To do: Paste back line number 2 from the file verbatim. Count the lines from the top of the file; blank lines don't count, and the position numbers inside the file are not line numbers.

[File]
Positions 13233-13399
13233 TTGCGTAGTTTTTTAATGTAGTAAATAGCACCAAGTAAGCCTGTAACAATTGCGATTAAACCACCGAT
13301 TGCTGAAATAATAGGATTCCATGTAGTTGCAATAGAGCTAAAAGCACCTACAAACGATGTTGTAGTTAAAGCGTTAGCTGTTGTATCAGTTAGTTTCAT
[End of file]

13233 TTGCGTAGTTTTTTAATGTAGTAAATAGCACCAAGTAAGCCTGTAACAATTGCGATTAAACCACCGAT